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Councils call for tougher limits - less than a pint before getting behind the wheel

Drivers should not be able to drink a whole pint of beer or glass of wine before getting behind the wheel of a car, council leaders have said.

As drink driving rates remain high, and collisions deadly, the Local Government Association said that the limit of 80mg per 100ml of blood should be reduced to 50mg, in line with Scotland.

It believes that the measure will counter the popularly held view that drinking a glass or two of an alcoholic drink before driving is acceptable.

The drink driving alcohol limit in England and Wales is now the highest in Europe, and since 2010 around 240 people a year have been killed by drunk drivers.

The numbers have not come down, despite campaigns for education and awareness.

Experts believe the number of deaths could be reduced by 170 in the first year alone.

The number of accidents in Scotland fell by a fifth in the first year that the new limit was imposed.

Simon Blackburn, chairman of the LGA’s communities board, told the Times: “The government should be toughening up drink-drive laws in line with other European countries which will make roads safer and save lives.” Ministers have repeatedly refused to lower the limit, insisting that a change would penalise sensible motorists.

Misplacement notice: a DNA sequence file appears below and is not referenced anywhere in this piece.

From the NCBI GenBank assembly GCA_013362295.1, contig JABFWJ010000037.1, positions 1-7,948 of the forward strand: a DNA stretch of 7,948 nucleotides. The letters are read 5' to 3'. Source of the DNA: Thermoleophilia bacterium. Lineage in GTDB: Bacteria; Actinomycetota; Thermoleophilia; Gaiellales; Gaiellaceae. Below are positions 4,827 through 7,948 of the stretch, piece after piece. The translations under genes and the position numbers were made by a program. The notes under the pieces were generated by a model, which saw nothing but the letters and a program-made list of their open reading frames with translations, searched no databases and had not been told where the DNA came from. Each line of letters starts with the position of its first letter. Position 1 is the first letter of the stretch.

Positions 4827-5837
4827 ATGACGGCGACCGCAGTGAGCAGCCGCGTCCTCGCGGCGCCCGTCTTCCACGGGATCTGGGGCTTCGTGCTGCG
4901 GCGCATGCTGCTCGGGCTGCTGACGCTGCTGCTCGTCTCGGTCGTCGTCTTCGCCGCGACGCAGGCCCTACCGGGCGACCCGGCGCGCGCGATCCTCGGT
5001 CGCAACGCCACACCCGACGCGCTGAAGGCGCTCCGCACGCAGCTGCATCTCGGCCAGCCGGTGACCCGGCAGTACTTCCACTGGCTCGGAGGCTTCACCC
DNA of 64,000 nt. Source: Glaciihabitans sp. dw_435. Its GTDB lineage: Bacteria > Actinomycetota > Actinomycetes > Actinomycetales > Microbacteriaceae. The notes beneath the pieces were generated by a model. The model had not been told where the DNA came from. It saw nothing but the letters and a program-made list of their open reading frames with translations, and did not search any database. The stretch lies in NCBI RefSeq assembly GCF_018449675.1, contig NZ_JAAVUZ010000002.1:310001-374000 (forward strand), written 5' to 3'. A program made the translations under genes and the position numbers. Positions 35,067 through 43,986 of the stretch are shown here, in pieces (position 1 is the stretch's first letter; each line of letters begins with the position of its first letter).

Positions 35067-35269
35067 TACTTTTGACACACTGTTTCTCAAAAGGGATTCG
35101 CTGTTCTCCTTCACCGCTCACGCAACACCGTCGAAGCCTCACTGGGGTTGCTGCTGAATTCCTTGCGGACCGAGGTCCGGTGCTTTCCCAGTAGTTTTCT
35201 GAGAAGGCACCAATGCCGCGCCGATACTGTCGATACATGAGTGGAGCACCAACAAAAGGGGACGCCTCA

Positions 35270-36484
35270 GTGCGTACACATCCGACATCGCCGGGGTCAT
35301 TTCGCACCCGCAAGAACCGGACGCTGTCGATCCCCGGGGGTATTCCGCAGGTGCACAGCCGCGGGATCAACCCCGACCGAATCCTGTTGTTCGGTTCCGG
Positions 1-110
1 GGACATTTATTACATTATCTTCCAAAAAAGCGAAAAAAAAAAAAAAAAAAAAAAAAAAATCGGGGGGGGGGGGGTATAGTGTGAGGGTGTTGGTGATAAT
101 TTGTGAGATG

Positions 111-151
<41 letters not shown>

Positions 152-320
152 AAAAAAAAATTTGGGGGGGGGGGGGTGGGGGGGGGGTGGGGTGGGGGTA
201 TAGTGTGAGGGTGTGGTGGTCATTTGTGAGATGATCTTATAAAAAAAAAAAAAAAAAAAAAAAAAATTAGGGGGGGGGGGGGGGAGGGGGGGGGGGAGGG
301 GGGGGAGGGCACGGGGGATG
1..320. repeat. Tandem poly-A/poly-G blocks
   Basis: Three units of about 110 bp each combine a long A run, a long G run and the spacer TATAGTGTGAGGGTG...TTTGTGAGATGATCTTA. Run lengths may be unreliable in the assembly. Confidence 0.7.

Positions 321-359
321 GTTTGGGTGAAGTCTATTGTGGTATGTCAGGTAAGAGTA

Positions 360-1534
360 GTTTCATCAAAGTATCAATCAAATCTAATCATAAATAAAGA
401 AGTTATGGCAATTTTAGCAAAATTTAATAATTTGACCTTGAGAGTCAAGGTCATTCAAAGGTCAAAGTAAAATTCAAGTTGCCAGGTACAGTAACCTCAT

Last year we reported how the family of a hit and run victim killed following a collision with a drink driver launched a petition calling for a review of sentences for driving offences.

Graham Ruecroft was cycling near Wallingford, Oxfordshire, on June 4 last year when he was hit by a dark coloured Kia, driven by Maria Sutton, who was over the legal limit for alcohol.

The family of Ruecroft have expressed dismay at the maximum penalty for dangerous driving, which currently stands at 14 years, and are hoping for justice when Sutton is sentenced next month.

Sutton failed to stop after the collision and Dr Ruecroft died of his injuries in hospital five days later.

Dr Ruecroft’s brother, Malcolm, said he believes the maximum sentence of 14 years for the offence should be higher.

He said: “What Sutton did after the incident – she left him in the road to die – that is what has destroyed us the most. Now we need justice."

 

After an unpromising start, having to be bribed by her parents to learn to ride without stabilisers, Sarah became rather keener on cycling in her university years, and was eventually persuaded to upgrade to proper road cycling by the prospect of a shiny red Italian bike, which she promptly destroyed by trapping a pair of knickers in the rear derailleur. Sarah writes about about cycling every weekend on road.cc.